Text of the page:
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Pay gap

Unequal pay between men and women continues to pose problems, despite decades of legislation by governments to address it, like the Equal Pay Act in the United States and the French labour code on wage equality introduced about half a century ago. In fact, not only are women still paid considerably less than men throughout the world, but UN predictions suggest the gap will persist for 70 years to come.  

OECD countries are no exception. Most of them show gender pay gaps for full-time workers of between 10 and 20%. The widest gaps are found in Korea where women are paid 35% less than men, and in Japan where they earn 26% less. With gender pay gaps of between 15 and 18%, France, Germany, the UK and the US are far from being model pupils. On the contrary, New Zealand scores best among the OECD countries, with a 6% pay gap. It is closely followed by Belgium, Denmark and Norway, whose pay gaps evolve around 7%.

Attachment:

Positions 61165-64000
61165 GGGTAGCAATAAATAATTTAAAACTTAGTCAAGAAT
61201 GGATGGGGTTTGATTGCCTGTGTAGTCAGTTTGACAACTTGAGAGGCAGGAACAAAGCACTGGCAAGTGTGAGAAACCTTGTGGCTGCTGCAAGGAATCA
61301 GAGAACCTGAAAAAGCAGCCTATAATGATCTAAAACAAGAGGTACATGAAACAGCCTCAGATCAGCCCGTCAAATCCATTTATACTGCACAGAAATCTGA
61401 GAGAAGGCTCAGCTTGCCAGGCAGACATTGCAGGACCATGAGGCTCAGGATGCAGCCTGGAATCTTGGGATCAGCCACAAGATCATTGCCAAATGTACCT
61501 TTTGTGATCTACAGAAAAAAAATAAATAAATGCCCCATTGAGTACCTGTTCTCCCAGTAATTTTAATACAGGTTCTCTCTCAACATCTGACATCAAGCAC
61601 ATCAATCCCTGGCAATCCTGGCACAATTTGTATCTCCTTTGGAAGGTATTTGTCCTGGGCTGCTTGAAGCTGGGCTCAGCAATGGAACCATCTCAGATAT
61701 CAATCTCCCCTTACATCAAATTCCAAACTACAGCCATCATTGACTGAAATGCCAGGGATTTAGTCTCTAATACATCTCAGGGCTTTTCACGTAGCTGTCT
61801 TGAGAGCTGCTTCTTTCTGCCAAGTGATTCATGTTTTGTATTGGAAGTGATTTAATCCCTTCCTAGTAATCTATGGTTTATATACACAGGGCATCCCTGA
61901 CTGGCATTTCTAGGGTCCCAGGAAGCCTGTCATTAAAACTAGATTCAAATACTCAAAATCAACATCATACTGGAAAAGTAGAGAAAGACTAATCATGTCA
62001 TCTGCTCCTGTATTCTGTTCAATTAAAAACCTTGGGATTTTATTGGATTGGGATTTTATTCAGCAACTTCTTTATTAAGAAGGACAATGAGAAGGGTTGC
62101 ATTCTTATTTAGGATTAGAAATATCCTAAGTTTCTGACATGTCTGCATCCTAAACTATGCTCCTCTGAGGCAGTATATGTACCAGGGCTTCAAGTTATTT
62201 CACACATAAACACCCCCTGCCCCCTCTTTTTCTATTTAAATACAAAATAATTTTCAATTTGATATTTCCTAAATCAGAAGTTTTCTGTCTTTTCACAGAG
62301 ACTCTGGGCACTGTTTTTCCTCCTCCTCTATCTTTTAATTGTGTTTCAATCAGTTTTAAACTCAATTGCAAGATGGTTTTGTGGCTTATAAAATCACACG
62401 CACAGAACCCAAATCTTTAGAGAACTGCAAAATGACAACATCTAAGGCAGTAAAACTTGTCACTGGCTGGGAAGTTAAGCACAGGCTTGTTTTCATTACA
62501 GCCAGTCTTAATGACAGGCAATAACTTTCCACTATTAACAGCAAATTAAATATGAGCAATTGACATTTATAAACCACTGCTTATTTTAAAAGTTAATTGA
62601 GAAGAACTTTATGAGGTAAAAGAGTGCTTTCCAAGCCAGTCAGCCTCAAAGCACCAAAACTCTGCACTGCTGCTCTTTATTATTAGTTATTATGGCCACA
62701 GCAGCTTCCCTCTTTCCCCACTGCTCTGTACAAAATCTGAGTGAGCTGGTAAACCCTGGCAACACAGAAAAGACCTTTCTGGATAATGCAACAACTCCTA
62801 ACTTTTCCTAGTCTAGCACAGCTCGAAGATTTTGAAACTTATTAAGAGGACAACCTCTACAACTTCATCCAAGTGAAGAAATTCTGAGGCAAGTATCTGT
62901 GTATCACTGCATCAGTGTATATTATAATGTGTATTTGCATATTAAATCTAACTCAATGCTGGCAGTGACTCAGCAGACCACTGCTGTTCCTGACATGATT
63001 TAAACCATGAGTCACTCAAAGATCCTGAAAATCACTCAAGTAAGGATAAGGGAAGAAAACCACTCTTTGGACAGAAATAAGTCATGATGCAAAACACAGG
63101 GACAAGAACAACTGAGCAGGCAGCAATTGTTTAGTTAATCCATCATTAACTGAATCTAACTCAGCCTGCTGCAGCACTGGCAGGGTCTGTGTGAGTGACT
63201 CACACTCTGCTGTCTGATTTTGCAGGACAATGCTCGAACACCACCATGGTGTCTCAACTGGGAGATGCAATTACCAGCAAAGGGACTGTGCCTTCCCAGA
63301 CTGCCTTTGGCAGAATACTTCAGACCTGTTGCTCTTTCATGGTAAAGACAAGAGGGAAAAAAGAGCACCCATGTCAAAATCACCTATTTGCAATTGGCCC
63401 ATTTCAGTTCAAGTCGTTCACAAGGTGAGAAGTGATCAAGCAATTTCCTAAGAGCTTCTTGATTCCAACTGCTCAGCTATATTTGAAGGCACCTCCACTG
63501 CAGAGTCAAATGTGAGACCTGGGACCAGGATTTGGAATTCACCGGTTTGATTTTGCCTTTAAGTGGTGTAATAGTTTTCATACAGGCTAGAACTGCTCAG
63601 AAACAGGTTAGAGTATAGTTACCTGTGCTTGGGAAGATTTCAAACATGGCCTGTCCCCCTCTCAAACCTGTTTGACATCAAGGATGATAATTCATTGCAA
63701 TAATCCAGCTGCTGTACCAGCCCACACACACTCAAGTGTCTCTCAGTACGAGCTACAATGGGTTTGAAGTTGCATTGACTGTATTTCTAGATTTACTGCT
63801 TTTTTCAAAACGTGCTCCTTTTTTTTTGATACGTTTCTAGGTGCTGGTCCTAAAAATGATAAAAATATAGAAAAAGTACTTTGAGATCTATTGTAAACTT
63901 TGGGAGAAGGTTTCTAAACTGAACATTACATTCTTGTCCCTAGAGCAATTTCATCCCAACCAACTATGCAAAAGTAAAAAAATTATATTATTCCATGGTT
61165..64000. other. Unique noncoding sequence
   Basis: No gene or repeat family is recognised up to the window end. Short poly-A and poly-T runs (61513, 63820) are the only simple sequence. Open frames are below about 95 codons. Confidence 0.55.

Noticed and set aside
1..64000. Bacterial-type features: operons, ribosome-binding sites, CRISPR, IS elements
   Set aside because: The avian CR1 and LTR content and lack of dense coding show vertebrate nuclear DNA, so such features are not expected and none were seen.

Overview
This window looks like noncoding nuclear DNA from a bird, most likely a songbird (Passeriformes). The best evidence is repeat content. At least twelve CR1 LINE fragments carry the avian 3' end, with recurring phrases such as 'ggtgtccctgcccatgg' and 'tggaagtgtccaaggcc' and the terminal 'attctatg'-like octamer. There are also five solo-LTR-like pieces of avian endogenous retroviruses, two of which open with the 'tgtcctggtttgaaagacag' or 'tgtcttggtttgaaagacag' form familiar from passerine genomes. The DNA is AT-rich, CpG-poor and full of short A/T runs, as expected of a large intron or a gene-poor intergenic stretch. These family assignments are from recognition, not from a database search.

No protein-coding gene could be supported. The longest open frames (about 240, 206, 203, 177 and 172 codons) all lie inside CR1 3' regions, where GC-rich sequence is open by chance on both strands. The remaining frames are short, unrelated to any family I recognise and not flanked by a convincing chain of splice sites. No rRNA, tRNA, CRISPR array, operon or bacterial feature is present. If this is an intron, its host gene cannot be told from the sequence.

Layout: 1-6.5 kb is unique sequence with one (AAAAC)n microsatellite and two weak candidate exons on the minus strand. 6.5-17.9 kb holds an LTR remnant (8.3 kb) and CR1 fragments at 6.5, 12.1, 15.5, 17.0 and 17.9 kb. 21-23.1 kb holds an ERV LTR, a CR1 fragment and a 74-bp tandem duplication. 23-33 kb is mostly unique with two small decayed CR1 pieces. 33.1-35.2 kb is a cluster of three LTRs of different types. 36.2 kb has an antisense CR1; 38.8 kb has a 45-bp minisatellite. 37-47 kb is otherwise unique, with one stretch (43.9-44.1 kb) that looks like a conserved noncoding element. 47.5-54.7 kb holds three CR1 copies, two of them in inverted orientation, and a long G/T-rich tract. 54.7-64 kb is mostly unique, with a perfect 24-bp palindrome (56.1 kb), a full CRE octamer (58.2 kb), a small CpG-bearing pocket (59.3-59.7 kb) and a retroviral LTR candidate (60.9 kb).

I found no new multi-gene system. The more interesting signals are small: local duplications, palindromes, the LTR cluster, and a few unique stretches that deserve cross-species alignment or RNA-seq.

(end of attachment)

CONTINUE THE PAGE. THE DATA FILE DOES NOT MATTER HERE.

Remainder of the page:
Perhaps surprisingly, the pay gaps are relatively narrow–around 10%–in crisis-hit Greece and Spain, perhaps because only the most qualified women remain in their jobs, which increases women’s median earnings. 

While gender pay gaps have fallen in most OECD countries, progress has slowed, from a decline of 2.1 percentage points per year in 2000-06 to 0.9 percentage points in 2006-12. 

©OECD Observer No 302 Q1 2015

More:

Forging a gender-balanced economy

A closer look at gender gaps in education and beyond

Do we really have a good picture of women's well-being?

www.oecd.org/gender